"Ed Mahoney's Speech": The guy from that jeweler sketch from two years ago (JS) gives a rambling and all-too-revealing speech at a wedding reception, predictably making the two newlyweds (WF, TF) very uncomfortable. I don't mind Mahoney because he hasn't been overexposed yet, and characters like Ed eventually get run into the ground, but this sketch went from nowhere to oblivion in three minutes flat.
"Virgania Harsen's Hot Air Balloons": No, that's not a spelling error. A budding entrepreneur (KW) rocks the green-screen to sell her flying ride. As a stab at local TV commercials, it's right on the money; Virgania straddles the line between smug and anxious, gesturing with a muted eagerness. It's so staid, it's almost subversive.
"I Drink Your Milkshake": An awkward clustering of three Oscar-nominated movies finds Daniel Plainview (BH) and his meek son (AP) hogging strangers' frozen treats at an Oregon ice cream parlor. Throwing Anton Chigurh (FA) and Juno (TF) into the mix only made it feel more contrived. To the 50% of the population that probably hasn't seen any of these movies, you have my sympathies.
MUSICAL PERFORMANCE: "Flat on the Floor" is about 80% country, 20% pop, and dominated by Carrie's convincing ability to play a scorched-earth woman.
"Lady Business": Taking a chapter from "Lipstick Jungle" and "Cashmere Mafia," this new dramedy finds four more unrealistic women (TF, AP, KW, CW) pretending to be witty and dynamic in an urban, male-dominated setting. The concept was there, but the execution was rushed.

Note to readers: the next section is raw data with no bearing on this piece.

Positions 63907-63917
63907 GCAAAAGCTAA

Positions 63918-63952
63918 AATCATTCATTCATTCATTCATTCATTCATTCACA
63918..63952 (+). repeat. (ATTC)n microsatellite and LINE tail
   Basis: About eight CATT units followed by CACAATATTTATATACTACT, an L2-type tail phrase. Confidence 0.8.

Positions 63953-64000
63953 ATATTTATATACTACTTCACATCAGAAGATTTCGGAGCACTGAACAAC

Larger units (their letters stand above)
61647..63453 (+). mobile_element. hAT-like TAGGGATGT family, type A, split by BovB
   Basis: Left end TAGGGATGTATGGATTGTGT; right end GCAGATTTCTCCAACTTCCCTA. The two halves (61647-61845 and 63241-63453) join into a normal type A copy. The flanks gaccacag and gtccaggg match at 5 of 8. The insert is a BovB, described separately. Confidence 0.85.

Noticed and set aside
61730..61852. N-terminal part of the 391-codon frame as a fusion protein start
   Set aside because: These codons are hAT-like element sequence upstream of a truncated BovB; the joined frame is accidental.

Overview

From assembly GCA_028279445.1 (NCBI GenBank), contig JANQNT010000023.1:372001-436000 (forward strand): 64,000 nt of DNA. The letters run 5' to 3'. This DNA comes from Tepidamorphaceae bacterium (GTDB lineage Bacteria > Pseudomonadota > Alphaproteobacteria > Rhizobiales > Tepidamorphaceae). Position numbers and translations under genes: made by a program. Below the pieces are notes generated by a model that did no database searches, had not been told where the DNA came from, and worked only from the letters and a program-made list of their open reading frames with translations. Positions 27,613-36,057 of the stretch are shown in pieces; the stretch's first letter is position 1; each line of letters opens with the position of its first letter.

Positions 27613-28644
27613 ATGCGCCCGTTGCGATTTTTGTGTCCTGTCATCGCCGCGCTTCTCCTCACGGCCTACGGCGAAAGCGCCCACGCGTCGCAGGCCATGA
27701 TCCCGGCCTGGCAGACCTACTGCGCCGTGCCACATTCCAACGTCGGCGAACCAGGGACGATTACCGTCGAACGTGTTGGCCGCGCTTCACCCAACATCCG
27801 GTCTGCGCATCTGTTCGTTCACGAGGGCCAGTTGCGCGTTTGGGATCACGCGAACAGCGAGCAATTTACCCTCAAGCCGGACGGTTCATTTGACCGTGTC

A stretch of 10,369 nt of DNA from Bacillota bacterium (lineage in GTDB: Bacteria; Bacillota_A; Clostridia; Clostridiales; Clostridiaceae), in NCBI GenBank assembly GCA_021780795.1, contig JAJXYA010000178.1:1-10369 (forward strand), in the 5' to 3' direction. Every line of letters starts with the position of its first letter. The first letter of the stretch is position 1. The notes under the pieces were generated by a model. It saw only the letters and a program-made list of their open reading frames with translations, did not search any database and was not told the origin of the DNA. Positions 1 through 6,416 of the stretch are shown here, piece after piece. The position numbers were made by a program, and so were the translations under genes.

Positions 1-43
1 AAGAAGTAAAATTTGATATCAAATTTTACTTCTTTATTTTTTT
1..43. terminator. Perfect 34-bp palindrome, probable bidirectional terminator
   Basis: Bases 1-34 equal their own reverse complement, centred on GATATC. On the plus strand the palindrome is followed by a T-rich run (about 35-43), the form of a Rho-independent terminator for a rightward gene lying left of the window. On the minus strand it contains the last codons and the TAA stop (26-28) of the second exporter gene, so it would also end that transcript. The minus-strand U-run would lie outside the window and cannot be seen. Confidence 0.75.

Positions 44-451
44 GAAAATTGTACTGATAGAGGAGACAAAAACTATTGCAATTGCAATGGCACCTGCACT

As the first episode of Season 33 ½ draws to a close, I will agree that the hype was matched with several good sketches but the drive for madness was overwhelming. Where the over-the-top moments dominated, the more subtle aspects of the show drew the heartiest laughs. Tina dominated the night alongside the three female cast members; I wasn't expecting Casey to be in five sketches, but she held her own and I hope she builds on her hot start. I hope the long break gave the cast and writers more time to work on their chemistry, and that it sticks together for the remainder of this abbreviated season.
Sketches/Segments That Will Probably Be Removed In Repeats: "Ed Mahoney's Speech," "I Drink Your Milkshake," "Flat on the Floor," and "Lady Business."
Next Week: Ellen "Juno" Page hosts with musical guest Wilco.
"HelloStuart" graduated with a bachelor's degree from Illinois State University in December 2007, and is now a licensed substitute teacher. He can be contacted at firstname.lastname@example.org.